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muBLASTP: database-indexed protein sequence search on multicore CPUs

Overview of attention for article published in BMC Bioinformatics, November 2016
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2 tweeters

Citations

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9 Dimensions

Readers on

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27 Mendeley
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Title
muBLASTP: database-indexed protein sequence search on multicore CPUs
Published in
BMC Bioinformatics, November 2016
DOI 10.1186/s12859-016-1302-4
Pubmed ID
Authors

Jing Zhang, Sanchit Misra, Hao Wang, Wu-chun Feng

Abstract

The Basic Local Alignment Search Tool (BLAST) is a fundamental program in the life sciences that searches databases for sequences that are most similar to a query sequence. Currently, the BLAST algorithm utilizes a query-indexed approach. Although many approaches suggest that sequence search with a database index can achieve much higher throughput (e.g., BLAT, SSAHA, and CAFE), they cannot deliver the same level of sensitivity as the query-indexed BLAST, i.e., NCBI BLAST, or they can only support nucleotide sequence search, e.g., MegaBLAST. Due to different challenges and characteristics between query indexing and database indexing, the existing techniques for query-indexed search cannot be used into database indexed search. muBLASTP, a novel database-indexed BLAST for protein sequence search, delivers identical hits returned to NCBI BLAST. On Intel Haswell multicore CPUs, for a single query, the single-threaded muBLASTP achieves up to a 4.41-fold speedup for alignment stages, and up to a 1.75-fold end-to-end speedup over single-threaded NCBI BLAST. For a batch of queries, the multithreaded muBLASTP achieves up to a 5.7-fold speedups for alignment stages, and up to a 4.56-fold end-to-end speedup over multithreaded NCBI BLAST. With a newly designed index structure for protein database and associated optimizations in BLASTP algorithm, we re-factored BLASTP algorithm for modern multicore processors that achieves much higher throughput with acceptable memory footprint for the database index.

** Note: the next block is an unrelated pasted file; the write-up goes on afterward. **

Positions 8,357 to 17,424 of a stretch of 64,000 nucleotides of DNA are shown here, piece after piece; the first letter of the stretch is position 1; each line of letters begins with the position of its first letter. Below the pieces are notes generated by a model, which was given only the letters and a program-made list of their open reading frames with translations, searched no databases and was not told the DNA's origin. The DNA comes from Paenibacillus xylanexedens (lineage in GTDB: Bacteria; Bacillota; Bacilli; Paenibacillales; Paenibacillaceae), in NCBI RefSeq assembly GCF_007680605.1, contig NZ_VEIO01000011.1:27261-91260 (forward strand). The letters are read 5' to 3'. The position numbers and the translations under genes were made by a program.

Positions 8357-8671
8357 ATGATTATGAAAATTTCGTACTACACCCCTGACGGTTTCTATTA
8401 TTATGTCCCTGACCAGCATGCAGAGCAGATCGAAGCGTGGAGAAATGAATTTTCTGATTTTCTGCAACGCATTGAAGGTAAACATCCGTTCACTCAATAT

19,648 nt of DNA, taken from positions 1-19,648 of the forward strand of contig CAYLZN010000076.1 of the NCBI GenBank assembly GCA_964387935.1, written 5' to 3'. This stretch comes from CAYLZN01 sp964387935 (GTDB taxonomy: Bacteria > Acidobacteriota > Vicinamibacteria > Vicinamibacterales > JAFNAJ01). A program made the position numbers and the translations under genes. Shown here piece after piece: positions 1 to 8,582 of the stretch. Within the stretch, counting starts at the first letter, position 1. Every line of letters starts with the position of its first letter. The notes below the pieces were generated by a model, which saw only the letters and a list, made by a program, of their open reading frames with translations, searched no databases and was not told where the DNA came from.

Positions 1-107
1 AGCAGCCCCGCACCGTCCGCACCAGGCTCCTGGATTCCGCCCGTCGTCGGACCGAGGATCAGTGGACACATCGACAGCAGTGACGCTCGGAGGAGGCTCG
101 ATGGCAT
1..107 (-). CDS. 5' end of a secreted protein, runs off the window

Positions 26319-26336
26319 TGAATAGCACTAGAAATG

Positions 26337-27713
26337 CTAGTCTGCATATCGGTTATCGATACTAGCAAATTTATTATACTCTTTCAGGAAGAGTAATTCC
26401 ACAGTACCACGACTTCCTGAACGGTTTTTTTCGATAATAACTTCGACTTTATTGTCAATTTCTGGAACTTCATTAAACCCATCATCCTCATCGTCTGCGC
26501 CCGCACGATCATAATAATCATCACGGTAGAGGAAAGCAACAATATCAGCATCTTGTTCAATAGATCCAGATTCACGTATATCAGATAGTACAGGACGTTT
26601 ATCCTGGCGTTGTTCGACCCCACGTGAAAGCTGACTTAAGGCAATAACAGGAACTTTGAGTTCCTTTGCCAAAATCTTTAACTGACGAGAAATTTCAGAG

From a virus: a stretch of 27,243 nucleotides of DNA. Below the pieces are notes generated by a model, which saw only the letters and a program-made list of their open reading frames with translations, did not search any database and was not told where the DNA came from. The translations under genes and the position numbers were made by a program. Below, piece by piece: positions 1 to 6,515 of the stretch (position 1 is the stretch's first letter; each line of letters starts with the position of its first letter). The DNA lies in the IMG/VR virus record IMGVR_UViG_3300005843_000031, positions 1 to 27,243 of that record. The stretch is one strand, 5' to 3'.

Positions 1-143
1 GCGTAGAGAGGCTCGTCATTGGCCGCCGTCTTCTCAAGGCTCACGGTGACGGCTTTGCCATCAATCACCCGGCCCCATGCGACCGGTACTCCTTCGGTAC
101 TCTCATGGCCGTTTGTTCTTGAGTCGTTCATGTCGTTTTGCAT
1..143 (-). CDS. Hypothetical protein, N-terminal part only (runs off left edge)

Twitter Demographics

The data shown below were collected from the profiles of 2 tweeters who shared this research output. Click here to find out more about how the information was compiled.

Mendeley readers

The data shown below were compiled from readership statistics for 27 Mendeley readers of this research output. Click here to see the associated Mendeley record.

Geographical breakdown

Country Count As %
Germany 1 4%
France 1 4%
Unknown 25 93%

Demographic breakdown

Readers by professional status Count As %
Researcher 13 48%
Other 2 7%
Student > Doctoral Student 2 7%
Professor 2 7%
Student > Master 2 7%
Other 5 19%
Unknown 1 4%
Readers by discipline Count As %
Agricultural and Biological Sciences 11 41%
Biochemistry, Genetics and Molecular Biology 6 22%
Engineering 3 11%
Computer Science 2 7%
Medicine and Dentistry 1 4%
Other 2 7%
Unknown 2 7%

Attention Score in Context

This research output has an Altmetric Attention Score of 1. This is our high-level measure of the quality and quantity of online attention that it has received. This Attention Score, as well as the ranking and number of research outputs shown below, was calculated when the research output was last mentioned on 07 November 2016.
All research outputs
#4,632,564
of 8,597,853 outputs
Outputs from BMC Bioinformatics
#2,554
of 3,722 outputs
Outputs of similar age
#136,678
of 246,717 outputs
Outputs of similar age from BMC Bioinformatics
#72
of 133 outputs
Altmetric has tracked 8,597,853 research outputs across all sources so far. This one is in the 27th percentile – i.e., 27% of other outputs scored the same or lower than it.
So far Altmetric has tracked 3,722 research outputs from this source. They typically receive a little more attention than average, with a mean Attention Score of 5.0. This one is in the 21st percentile – i.e., 21% of its peers scored the same or lower than it.
Older research outputs will score higher simply because they've had more time to accumulate mentions. To account for age we can compare this Altmetric Attention Score to the 246,717 tracked outputs that were published within six weeks on either side of this one in any source. This one is in the 35th percentile – i.e., 35% of its contemporaries scored the same or lower than it.
We're also able to compare this research output to 133 others from the same source and published within six weeks on either side of this one. This one is in the 33rd percentile – i.e., 33% of its contemporaries scored the same or lower than it.